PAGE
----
+38 095 34-000-32
+38 098 34-000-32
+38 093 34-000-32

Micronutrients

In this category there are no materials.

The content of trace elements in soils depends on their content in soil-forming rocks and from soil-forming processes.

Normal plant growth is due to the content of soil in available forms of ash elements and nitrogen. Usually plants are assimilated from soil N, P, K, S, Ca, Mg, Fe, Na, Si in sufficiently large quantities, and these elements are called macrocells, and B, Mn, Mo, Cu , Zn, Co, F are used in small amounts and are called trace elements. The most important of these are the elements without which the formation of proteins is impossible - N, P, S, Fe, Mg; Elements such as K, Cu, Mg, Na, affect the regulation of cells and the formation of various tissues of plants.

The nutrients contained in the soils are in various mineral and organic compounds, and their reserves usually significantly exceed the annual requirement. However, most of them are in a form that is not available to plants: nitrogen - in organic matter, phosphorus - in phosphates, iron, aluminum, calcium, potassium - in the absorbed state, calcium and magnesium - in the form of carbonates, ie E. In it soluble in water form. The process of assimilating plants by the elements of nutrition is due to exchange absorption. Forms of compounds and biological significance of chemical elements are different. Elements are part of the soil in the form of various chemical compounds that characterize the type of soil, and have different biological significance.

Humus, nitrogen, phosphorus and potassium are the most important for soil fertility. Determining the content in the soil of certain chemical elements and their forms of compounds is the task of chemical analysis of soils.

The content of humus in the upper horizons of soils of different types varies widely, but for each type and subtype of the soil it is quite stable and therefore a characteristic indicator. For other elements, along with their gross content (which indicates a degree of soil fertility), it is necessary to know the content of their forms by plants.

The content of trace elements in soils depends on their content in soil-forming rocks and from soil-forming processes.

Normal plant growth is due to the content of soil in available forms of ash elements and nitrogen. Usually plants are assimilated from soil N, P, K, S, Ca, Mg, Fe, Na, Si in sufficiently large quantities, and these elements are called macrocells, and B, Mn, Mo, Cu , Zn, Co, F are used in small amounts and are called trace elements. The most important of these are the elements without which the formation of proteins is impossible - N, P, S, Fe, Mg; Elements such as K, Cu, Mg, Na, affect the regulation of cells and the formation of various tissues of plants.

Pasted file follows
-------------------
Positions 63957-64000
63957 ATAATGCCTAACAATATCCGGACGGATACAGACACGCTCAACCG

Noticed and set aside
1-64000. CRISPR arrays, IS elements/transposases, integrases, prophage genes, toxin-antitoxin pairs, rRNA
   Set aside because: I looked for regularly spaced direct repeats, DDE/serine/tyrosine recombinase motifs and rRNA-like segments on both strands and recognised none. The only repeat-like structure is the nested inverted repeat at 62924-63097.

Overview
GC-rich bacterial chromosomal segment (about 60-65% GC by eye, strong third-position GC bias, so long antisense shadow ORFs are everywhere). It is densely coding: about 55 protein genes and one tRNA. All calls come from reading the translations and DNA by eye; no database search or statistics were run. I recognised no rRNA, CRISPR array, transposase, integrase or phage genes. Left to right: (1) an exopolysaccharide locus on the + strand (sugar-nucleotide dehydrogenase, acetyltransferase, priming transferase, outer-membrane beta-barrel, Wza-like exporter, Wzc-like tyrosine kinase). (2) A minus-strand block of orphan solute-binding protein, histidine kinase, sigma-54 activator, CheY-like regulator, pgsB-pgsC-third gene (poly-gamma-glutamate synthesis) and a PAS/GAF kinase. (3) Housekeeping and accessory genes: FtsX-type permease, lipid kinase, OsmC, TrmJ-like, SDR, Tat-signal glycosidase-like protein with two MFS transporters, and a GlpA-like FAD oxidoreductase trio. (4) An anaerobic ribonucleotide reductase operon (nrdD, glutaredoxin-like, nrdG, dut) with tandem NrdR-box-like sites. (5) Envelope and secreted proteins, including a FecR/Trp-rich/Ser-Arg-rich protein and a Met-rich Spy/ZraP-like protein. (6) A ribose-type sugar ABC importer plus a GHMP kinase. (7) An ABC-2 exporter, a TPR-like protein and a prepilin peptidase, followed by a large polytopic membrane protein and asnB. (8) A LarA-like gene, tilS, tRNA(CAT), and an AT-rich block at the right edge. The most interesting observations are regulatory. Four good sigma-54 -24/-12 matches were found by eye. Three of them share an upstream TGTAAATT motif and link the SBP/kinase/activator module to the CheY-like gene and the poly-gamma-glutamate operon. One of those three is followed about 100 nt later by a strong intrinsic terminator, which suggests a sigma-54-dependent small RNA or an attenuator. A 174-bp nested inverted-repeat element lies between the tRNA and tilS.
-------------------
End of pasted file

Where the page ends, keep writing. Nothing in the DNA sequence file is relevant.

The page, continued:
The nutrients contained in the soils are in various mineral and organic compounds, and their reserves usually significantly exceed the annual requirement. However, most of them are in a form that is not available to plants: nitrogen - in organic matter, phosphorus - in phosphates, iron, aluminum, calcium, potassium - in the absorbed state, calcium and magnesium - in the form of carbonates, ie E. In it soluble in water form. The process of assimilating plants by the elements of nutrition is due to exchange absorption. Forms of compounds and biological significance of chemical elements are different. Elements are part of the soil in the form of various chemical compounds that characterize the type of soil, and have different biological significance.

Humus, nitrogen, phosphorus and potassium are the most important for soil fertility. Determining the content in the soil of certain chemical elements and their forms of compounds is the task of chemical analysis of soils.

The content of humus in the upper horizons of soils of different types varies widely, but for each type and subtype of the soil it is quite stable and therefore a characteristic indicator. For other elements, along with their gross content (which indicates a degree of soil fertility), it is necessary to know the content of their forms by plants.